Researcher | Research Overview
Dr. Lisa Bartnikas is a Pediatric Allergist/Immunologist and clinical researcher at Boston Children’s Hospital with a particular interest in pediatric food allergy, especially as it relates to management and school policies.
Dr. Bartnikas is an NIH-funded investigator and her primary research focus is understanding the safety and psychosocial impact of school food allergy policies. This study prospectively evaluates the impact of school food allergy policies on environmental food allergen levels, rates of allergic reactions, and psychosocial stress in schoolchildren. This study is unique and novel because it will be the first to evaluate the impact of school policies on allergic reactions, psychosocial distress and environmental food allergen levels. Her initial data provided the first report of school peanut-free policies in Massachusetts and the impact of policies on epinephrine administration. She has published additional research on racial and socioeconomic differences in school peanut-free policies. Results from her ongoing research may lead to future clinical trials designed to prevent exposure and reduce allergic reactions and psychosocial distress. Trials to reduce the risk of allergic reactions and psychosocial distress would greatly impact society by informing school policies for children with food allergies.
Dr. Bartnikas also has a research interest in food protein-induced enterocolitis syndrome (FPIES), with a focus on understanding the disease phenotypes and associated morbidity. She published one of the largest reports of the demographics of FPIES in a multi-center cohort, as well as the first study to comprehensively describe the psychosocial impact of FPIES on children and caregivers. In addition to her focus on food allergy clinical research, she maintains ongoing research interests in mechanistic aspects of allergic and immunologic diseases. She has investigated the role of IL-6 blockade in treatment of severe persistent asthma with evidence of TH2/TH17 inflammation, as well as the immunologic phenotypes and mechanisms of STAT2 deficiency, STAT3 gain-of-function, heterozygous FOXN1 variants, and pulmonary manifestations of CTLA-4 haploinsufficiency and LRBA deficiency. Dr. Bartnikas is also an investigator in several asthma clinical trials at Boston Children’s Hospital.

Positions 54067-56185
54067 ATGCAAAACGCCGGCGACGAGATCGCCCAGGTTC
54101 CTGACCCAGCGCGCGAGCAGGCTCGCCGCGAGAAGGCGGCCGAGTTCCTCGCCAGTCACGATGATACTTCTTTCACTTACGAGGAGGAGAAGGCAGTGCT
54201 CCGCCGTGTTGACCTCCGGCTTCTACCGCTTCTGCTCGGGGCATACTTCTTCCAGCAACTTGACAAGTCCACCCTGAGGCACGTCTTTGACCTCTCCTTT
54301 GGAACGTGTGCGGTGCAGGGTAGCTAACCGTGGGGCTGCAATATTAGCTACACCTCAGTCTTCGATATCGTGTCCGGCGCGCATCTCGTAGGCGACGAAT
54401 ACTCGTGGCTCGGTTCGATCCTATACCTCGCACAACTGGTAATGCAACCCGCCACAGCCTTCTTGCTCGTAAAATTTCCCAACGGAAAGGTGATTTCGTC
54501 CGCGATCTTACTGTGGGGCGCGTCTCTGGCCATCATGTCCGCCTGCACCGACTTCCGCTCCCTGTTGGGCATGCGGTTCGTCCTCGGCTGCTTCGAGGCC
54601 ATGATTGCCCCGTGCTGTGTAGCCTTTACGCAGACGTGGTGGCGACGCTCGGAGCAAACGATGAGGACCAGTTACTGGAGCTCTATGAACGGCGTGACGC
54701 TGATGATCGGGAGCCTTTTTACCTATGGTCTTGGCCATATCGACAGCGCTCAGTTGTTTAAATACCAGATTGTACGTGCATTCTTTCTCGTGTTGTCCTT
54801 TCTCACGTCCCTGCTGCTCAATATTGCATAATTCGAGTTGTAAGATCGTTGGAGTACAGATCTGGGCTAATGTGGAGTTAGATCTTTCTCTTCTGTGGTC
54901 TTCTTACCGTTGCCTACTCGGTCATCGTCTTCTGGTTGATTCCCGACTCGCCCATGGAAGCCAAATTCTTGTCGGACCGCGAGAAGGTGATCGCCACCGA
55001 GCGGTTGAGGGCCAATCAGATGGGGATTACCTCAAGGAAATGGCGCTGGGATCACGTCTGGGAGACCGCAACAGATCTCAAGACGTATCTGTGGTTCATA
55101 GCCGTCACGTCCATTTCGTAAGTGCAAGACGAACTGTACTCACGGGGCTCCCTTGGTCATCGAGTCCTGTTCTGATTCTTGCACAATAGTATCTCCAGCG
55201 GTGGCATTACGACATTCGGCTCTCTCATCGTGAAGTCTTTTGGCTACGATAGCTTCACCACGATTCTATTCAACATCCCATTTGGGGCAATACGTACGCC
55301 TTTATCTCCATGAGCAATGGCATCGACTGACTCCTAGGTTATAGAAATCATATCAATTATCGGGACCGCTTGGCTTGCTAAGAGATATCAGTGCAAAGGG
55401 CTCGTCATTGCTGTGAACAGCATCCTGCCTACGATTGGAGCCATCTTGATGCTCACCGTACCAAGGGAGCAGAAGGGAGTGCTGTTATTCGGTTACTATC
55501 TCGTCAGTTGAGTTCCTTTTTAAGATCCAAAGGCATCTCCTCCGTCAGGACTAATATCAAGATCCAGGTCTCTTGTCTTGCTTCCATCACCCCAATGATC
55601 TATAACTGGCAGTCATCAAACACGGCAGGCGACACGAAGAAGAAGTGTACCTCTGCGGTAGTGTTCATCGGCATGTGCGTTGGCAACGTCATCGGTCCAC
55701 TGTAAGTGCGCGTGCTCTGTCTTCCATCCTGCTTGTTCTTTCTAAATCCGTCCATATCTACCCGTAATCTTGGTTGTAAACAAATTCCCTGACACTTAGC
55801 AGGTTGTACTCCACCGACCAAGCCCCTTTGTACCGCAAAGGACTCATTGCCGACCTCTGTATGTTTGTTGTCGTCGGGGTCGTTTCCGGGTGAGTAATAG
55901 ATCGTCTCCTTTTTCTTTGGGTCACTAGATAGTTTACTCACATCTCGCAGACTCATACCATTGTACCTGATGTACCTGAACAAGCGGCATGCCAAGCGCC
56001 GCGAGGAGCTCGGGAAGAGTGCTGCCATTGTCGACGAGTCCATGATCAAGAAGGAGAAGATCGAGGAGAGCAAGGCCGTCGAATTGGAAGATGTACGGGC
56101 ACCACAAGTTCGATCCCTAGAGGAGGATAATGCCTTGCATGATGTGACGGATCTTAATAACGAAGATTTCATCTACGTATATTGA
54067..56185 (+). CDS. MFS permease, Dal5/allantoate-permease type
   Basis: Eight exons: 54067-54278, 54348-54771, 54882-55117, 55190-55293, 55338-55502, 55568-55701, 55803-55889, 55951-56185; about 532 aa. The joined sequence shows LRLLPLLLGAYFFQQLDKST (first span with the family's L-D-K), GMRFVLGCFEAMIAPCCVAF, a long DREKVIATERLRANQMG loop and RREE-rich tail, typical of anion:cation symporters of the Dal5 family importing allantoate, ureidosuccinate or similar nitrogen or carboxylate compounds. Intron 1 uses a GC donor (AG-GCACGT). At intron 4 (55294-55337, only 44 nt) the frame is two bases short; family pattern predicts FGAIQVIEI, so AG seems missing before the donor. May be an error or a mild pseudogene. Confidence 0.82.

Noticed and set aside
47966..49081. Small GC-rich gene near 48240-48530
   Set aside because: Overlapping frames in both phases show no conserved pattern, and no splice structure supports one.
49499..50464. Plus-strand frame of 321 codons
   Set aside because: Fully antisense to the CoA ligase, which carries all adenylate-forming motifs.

She is active in the American Academy of Allergy, Asthma and Immunology (AAAAI) national organization and created and co-chairs the Psychosocial Impact of Food Allergies workgroup within the Adverse Reactions to Foods Committee of the AAAAI. This workgroup published a study evaluating allergists’ knowledge and assessment of bullying among their food-allergic patients. The workgroup also recently completed a report describing the development of age-specific food allergy patient education handouts, highlighting important safety and psychosocial issues at each developmental stage.
2019-2024 - Evaluating the Impact of School Nut-Free Policies
NIH/NIAID K23 1 K23 AI143962
Role: Principal Investigator (with Dr. Wanda Phipatanakul as mentor)
The goal of this mentored career development award is to determine the impact of school nut-free policies on rates of allergic reactions, environmental nut protein levels and psychosocial distress.
Researcher | Research Background
Dr. Bartnikas received her AB in Biology from Harvard College in 2001, graduating magna cum laude with highest honors. She received her MD from Boston University School of Medicine in 2005. She completed residency in Pediatrics at the Boston Combined Residency Program in 2008 and fellowship training in Allergy/Immunology at Boston Children’s Hospital from 2008-2011. She received a Certificate in Applied Biostatistics through the Harvard Catalyst Education Program (2019-2020), which provided training in biostatistics in medical research. Dr. Bartnikas is on staff as an Allergist/Immunologist at Boston Children’s Hospital.
Dr. Bartnikas is passionate about understanding the role of environmental exposures in childhood food allergy and anaphylaxis. Her long-term goal is to develop evidence-based policies to promote the safety and psychosocial well-being of children with food allergies.